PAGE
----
Call for Papers [Deadline: June 30, 2012]
Terror and the Inhuman Conference
Department of Modern Culture and Media
Providence, Rhode Island
October 25 - 27, 2012
Keynote Lectures to be delivered by:
Adriana Cavarero (University of Verona)
Jared Sexton (University of California, Irvine)
This conference seeks to develop new lines of exchange between “terror” and “the inhuman,” two diverse – yet inescapably interrelated – figurations and theoretical concepts. We ask: What critical work are “terror” and “the inhuman” doing for media studies and cultural theory? How does terror traffic in and through the inhuman? What distinguishes terror from other anxious forms of affect such as panic, fear, horror, and shock, and from other modes of political violence such as war, revolution, and insurgency? And finally, how do literary, photographic, televisual, cinematic, and digital media represent the inhuman as well as focalize and mobilize anxieties over the inhumanity and terrorization of technical media as such?
We invite papers that will revisit and rethink the various kinds of links — of complicity, inseparability, causality, opposition, or even incommensurability — constructed between these terms by politicians, the media, philosophers, artists, and critical theorists from various disciplines. Recent considerations of the inhuman as techné, as animal, as thing, as woman, as Black, as terrorist and as queer prompt us to ask what precedes and what exceeds the human. They compel us, in other words, to confront the political, ethical, and theoretical task of critique in the face of permanent war, transformations in aesthetic practice, (bio)technological development, and ongoing political and epistemic (in)security. To our conference participants, we also wish to ask: what does it mean to value terror now and from an inhuman perspective? What is the history of this valorization? How does it account for the stasis or the shifts in contemporary global politics and nodes of power? What are the limits of the ideological work performed by the disciplinary divisions, mediums, and examples used in these formulations? How important is the role of historical and geographical specificity in this pro-revolutionary resurrection of terror and the inhuman? What is its link to the popular: why do mass audiences increasingly find themselves enthralled by representations of war, rape, torture, and international terrorism as well as by quotidian and seemingly banal forms of “terror” and “the inhuman”? And, last but not least, how should we pose the issue of “human rights” against or within the realm of inhuman terror?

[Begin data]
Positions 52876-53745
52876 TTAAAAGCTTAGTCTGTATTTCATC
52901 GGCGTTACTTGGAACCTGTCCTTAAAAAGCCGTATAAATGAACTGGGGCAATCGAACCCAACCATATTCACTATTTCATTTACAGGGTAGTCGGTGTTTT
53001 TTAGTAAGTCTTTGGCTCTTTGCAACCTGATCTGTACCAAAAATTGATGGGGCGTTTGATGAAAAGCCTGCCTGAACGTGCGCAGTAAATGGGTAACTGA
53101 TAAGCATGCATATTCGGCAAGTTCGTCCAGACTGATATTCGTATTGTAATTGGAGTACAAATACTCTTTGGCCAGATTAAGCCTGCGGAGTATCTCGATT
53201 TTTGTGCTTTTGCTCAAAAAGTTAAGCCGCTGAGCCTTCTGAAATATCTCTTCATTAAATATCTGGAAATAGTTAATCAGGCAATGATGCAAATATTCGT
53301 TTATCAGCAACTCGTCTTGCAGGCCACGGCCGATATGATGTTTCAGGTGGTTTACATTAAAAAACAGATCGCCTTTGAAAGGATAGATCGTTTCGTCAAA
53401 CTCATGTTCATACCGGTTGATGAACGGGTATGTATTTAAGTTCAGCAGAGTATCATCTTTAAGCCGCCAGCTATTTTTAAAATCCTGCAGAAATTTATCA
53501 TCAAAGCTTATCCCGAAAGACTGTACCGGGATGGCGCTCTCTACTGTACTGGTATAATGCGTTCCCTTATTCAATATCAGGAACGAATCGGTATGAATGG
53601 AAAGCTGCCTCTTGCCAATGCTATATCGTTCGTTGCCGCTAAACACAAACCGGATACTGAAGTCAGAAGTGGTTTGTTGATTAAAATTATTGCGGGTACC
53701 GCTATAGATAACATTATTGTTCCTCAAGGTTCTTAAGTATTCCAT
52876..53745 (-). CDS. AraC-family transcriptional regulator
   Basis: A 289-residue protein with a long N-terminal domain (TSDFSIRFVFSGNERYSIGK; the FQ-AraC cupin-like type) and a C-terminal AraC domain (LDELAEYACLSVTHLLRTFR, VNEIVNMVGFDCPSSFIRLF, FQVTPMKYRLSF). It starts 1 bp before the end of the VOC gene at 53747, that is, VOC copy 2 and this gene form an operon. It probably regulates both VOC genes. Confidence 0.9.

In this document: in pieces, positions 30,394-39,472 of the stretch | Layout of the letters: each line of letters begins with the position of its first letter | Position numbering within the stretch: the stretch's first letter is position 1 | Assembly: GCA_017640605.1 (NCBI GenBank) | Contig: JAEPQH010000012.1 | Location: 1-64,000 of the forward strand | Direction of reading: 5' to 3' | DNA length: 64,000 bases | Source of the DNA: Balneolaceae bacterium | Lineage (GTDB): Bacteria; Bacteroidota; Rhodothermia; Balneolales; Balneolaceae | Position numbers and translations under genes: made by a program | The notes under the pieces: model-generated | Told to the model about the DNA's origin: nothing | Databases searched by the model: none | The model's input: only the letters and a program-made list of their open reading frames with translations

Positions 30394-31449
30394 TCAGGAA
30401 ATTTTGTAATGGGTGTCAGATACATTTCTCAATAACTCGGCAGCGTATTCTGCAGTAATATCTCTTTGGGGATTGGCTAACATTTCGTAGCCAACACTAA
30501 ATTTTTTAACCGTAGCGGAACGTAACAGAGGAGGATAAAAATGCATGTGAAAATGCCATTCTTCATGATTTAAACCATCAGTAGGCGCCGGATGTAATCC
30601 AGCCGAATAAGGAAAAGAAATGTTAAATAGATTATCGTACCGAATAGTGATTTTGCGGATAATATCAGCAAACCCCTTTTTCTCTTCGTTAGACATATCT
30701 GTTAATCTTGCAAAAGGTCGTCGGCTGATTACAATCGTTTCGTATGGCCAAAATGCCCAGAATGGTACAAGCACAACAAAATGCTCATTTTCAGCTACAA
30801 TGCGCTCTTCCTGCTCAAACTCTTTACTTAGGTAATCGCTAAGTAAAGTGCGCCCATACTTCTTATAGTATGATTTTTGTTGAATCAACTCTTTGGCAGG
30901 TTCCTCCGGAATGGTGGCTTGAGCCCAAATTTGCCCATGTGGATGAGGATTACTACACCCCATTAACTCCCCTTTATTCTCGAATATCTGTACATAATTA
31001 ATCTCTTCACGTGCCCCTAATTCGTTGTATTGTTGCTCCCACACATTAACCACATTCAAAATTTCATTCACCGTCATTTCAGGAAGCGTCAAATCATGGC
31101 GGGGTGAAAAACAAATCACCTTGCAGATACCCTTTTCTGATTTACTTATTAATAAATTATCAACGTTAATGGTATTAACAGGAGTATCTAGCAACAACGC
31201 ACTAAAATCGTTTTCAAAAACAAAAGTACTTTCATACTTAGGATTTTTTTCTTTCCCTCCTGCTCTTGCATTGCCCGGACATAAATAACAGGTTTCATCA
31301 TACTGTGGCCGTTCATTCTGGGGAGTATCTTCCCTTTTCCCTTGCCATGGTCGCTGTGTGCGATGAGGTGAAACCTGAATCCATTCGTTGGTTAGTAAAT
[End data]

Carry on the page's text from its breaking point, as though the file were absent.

As the Department of Modern Culture and Media is a thoroughly interdisciplinary program, we welcome papers from a variety of disciplines including but not limited to: Film and Media Studies, Critical Theory, Critical Race and Ethnic Studies, Native Studies, Feminist and Queer Studies, Art History and Visual Culture, Literature, Science and Technology Studies, Area Studies, and Philosophy.
Topics may include but are not limited to:
-Counter/terrorism, War, Insurgency, and State Violence
-Racial Modernity, Settler Colonialism, and Histories of the Inhuman
-The Inhuman as “Posthuman”: Cyborgs, Networks, Swarms, and Virtual Lives
-Mediating Terror (Print / Photography / Film / TV / Digital Media / Animation / Theater / Performance / Music)
-Theoretical Anti-Humanisms (Semiotics, Marxism, Psychoanalysis, Deconstruction)
-Speculative Realism and Object-Oriented Ontology
-Genre Criticism: Horror, Sci-fi, Fantasy, Gothic, Detective
-Posthumous Celebrity, Spectacle, and Fandom
-The Figure of the Child
-Bodies of Terror
-Sexuality and the Inhuman
-Technology and/as the Inhuman
-Globalization, Revolt, and Terror
-Cosmopolitanism and Human Rights
-Figures of Gendered and Raced Monstrosity
-The Sublime in Aesthetics
-Radical Empiricism and the Turn to Affect
-Biopolitics and Necropolitics
-The Global Prison Regime and U.S. Empire
-Affect, Value, Capital, Labor, and Measure
-The Inhuman and the Law
-The Ethical Turn and the “New Humanism”
-The “Inhumanities”: Terror, Justice, and the Academic Industrial Complex
Submission and acceptance to the conference will be based on blind peer reviews of your 250-300 word abstract. Faculty members, graduate students, and independent scholars interested in submitting a paper proposal should email an abstract, paper title, 2-3 sentence bio, affiliation [if applicable] and contact information to email@example.com by June 30, 2012.
Presenters will be informed by August 1, 2012. For more information please visit our webpage.